Watering gardens uses a considerable amount of water. Miami-Dade County in South Florida has water conservation facts that are pretty surprising. Sadly, the average American uses 100 gallons of water per day, and more than 50% of that is for outdoor use.

One inch of rain on a 1,000-square-foot roof will yield around 600 gallons of water. According to the Florida Department of Environmental Protection, the state receives 54 inches of rainfall annually. Most of this rainwater is not harnessed, and it is left to fall off roofs and wash dirt and chemicals like pesticides and fertilizers into sewers, local ponds, rivers and waterways.

In South Florida, the University of Florida’s extension campus is offering rain barrel workshops to aid residents in conserving water and making rain barrel systems in their own back yards. The workshops cost $45 to attend, and the price includes not only the class, but also a rain barrel and a hose bibb. If you don’t want the supplies, you can pay $10 just for the class. There is usually a workshop held once a month at the Coral Gables Farmers Market.

If you can’t afford to attend a class on rain barrels or just don’t have the time, there are other ways to learn to conserve water safely. Bloggers Carol Buie-Jackson and Jay Jackson of North Carolina own the blog Smell Like Dirt, which posts many sustainable gardening, composting and water reuse tips for green-thumbed environmentalists. Carol’s rain barrel video shows gardeners how to convert their rain gutters into water-saving tools.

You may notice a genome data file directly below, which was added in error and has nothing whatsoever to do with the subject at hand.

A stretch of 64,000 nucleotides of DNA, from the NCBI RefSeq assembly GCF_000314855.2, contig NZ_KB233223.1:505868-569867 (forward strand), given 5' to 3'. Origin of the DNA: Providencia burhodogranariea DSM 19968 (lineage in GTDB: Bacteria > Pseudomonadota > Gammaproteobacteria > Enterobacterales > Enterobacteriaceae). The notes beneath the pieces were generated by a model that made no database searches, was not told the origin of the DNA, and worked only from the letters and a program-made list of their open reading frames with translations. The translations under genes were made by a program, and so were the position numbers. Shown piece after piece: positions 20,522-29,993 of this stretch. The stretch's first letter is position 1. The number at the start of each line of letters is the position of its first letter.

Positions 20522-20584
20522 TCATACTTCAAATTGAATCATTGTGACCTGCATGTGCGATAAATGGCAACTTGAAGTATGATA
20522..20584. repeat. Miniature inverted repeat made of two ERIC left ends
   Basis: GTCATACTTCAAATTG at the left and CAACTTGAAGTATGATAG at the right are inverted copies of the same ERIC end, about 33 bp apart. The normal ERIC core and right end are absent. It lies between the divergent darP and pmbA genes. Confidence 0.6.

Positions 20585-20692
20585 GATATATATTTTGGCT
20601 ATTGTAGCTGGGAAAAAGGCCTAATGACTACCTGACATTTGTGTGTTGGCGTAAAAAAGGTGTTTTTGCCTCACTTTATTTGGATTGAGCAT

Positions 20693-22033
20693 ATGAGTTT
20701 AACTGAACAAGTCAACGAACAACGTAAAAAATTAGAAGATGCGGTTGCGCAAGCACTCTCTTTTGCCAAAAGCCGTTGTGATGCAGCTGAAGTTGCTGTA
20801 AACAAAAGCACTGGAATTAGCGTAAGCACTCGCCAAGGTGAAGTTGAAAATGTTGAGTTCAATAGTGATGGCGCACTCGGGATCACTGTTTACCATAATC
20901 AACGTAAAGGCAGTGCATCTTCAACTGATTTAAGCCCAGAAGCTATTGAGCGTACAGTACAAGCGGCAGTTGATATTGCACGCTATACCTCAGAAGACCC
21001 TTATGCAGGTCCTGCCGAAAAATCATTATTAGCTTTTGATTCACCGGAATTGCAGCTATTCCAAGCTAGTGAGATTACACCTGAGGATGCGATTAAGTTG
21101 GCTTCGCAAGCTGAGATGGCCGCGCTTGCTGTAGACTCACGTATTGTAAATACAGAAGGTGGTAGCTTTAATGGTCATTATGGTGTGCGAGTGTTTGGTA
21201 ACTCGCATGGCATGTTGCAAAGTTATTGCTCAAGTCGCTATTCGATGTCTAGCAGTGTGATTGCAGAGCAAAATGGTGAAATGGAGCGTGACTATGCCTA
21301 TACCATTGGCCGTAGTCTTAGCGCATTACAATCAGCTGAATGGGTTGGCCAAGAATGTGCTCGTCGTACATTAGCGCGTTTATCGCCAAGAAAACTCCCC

According to Miami-Dade's website, it is best to water your outdoor plants in the early morning, between 5 and 8 a.m. If you water your plants when it's hot and sunny out, a lot of the water you use will evaporate before plants can take it in. The county's website also has good tips on environmentally friendly landscaping, including reducing storm water runoff, protecting natural waterfronts and water efficiency.

You don't have to live in Florida to enjoy rain barrel classes and the benefits of collecting your own water. Many other cities offer rain barrel classes. Chicago's Department of Environment website gives detailed instructions on building rain barrels for environmentally conscious gardening. Chicago Botanic Garden held a rain barrel painting competition in September 2009 for children ages 8 to 18. Lincoln, NE, residents can take a rain barrel class at Southeast Community College for $49 and all supplies are provided. In Santa Fe, NM, if you purchase a rain barrel, you can get a rebate from the government. In Dallas, residents can attend a rain barrel class for $40, which includes the rain barrel supplies.